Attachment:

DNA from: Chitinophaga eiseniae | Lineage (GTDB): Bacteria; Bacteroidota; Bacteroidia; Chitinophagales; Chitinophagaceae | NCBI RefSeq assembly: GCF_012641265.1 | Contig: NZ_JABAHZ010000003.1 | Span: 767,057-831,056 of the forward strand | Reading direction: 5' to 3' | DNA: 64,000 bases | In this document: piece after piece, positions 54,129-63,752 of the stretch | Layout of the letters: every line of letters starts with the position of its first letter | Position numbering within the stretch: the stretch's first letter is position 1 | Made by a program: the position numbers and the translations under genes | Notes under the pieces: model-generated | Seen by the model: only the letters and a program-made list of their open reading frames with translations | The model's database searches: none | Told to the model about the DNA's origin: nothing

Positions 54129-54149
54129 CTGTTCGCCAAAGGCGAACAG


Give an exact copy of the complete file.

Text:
DNA from: Chitinophaga eiseniae | Lineage (GTDB): Bacteria; Bacteroidota; Bacteroidia; Chitinophagales; Chitinophagaceae | NCBI RefSeq assembly: GCF_012641265.1 | Contig: NZ_JABAHZ010000003.1 | Span: 767,057-831,056 of the forward strand | Reading direction: 5' to 3' | DNA: 64,000 bases | In this document: piece after piece, positions 54,129-63,752 of the stretch | Layout of the letters: every line of letters starts with the position of its first letter | Position numbering within the stretch: the stretch's first letter is position 1 | Made by a program: the position numbers and the translations under genes | Notes under the pieces: model-generated | Seen by the model: only the letters and a program-made list of their open reading frames with translations | The model's database searches: none | Told to the model about the DNA's origin: nothing

Positions 54129-54149
54129 CTGTTCGCCAAAGGCGAACAG